> in direct communication with him/her. (They have to be in order for the
> secret to be passed between themselves). The delegate does not a priori
> have any knowledge of what should be delegated to it (the role). Only
> the delegator knows this. So I do not follow your logic.
> > 2. Continuing with my previous answer, to authorize a request token,
> > requested role would have to be a subset of the delegator roles.
> > Otherwise any user could authorize the token.
> We are agreed on this point, for sure.
> > 4. When using an oauth client, the delegate would input both the key
> > secret; the client would then sign the request and send only the key
> > *other oauth specific variables* over to the server side.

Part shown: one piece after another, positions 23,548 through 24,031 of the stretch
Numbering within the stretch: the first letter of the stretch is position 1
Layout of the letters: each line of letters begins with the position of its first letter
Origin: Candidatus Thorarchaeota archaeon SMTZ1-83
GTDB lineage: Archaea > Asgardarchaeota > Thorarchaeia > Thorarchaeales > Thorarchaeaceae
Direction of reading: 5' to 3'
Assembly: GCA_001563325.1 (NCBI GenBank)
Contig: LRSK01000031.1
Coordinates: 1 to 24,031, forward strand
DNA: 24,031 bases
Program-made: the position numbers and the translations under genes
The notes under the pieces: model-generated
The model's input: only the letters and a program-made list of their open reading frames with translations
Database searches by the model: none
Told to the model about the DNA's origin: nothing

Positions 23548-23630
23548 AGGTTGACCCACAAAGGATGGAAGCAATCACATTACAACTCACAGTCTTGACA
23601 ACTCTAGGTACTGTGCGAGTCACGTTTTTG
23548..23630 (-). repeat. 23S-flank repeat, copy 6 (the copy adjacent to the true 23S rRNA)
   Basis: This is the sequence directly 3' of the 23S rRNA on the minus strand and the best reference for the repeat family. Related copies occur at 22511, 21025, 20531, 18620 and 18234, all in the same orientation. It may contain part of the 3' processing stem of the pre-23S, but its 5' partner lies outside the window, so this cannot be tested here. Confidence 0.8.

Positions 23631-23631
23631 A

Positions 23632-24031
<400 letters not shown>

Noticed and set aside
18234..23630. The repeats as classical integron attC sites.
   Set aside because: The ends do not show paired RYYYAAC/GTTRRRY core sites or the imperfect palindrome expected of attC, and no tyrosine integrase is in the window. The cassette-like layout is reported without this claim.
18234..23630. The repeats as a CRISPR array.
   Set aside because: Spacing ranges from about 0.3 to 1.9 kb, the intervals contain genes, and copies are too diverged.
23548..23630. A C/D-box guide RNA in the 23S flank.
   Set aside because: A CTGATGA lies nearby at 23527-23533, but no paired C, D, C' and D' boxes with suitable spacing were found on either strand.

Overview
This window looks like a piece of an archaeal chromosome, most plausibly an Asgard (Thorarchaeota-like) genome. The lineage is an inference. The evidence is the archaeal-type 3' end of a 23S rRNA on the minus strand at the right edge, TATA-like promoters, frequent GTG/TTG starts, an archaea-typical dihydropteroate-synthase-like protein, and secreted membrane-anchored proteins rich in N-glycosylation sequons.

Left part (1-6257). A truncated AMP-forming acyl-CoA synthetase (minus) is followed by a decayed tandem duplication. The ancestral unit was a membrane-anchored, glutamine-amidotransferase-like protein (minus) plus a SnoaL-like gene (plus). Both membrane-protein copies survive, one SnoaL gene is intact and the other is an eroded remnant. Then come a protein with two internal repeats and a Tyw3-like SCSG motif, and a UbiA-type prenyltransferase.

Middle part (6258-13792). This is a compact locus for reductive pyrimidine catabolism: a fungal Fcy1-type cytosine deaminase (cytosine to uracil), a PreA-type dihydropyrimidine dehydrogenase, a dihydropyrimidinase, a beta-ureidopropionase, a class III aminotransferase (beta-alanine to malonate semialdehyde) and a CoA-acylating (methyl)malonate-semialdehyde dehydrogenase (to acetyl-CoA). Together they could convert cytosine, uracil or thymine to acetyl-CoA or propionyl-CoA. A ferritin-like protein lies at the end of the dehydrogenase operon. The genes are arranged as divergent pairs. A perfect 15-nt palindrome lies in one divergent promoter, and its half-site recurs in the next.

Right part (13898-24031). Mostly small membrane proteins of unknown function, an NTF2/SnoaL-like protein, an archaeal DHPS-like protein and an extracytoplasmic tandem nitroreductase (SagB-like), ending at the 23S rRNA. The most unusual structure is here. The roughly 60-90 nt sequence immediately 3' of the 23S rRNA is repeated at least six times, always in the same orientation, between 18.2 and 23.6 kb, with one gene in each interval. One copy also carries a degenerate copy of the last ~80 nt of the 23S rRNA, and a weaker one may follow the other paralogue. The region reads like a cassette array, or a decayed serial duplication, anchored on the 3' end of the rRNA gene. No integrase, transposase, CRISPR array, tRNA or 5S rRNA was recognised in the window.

> this worries me a bit. Consider the case of the evil consumer again, who
> is not using any standard oauth client software, but is using his own.
> We have to make sure that the protocol exchange strongly authenticates
> the consumer, and I dont see how your exchange does this with only the
> username/key and some unspecified magic oauth variables.
> The last thing we want to do is knowingly introduce security
> vulnerabilities into Keystone
> > Thanks,
> > _____________________________________________
> > Steve Martinelli | A4-317 @ IBM Toronto Software Lab
> > Software Developer - OpenStack
> > Phone: (905) 413-2851
> > E-Mail: stevemar at ca.ibm.com
> > Inactive hide details for David Chadwick ---06/14/2013 10:45:34
> > Steve Can I ask a few questions about this pleaseDavid Chadwick
> > ---06/14/2013 10:45:34 AM---Hi Steve Can I ask a few questions about
> > this please
> > From: David Chadwick <d.w.chadwick at kent.ac.uk>
> > To: OpenStack Development Mailing List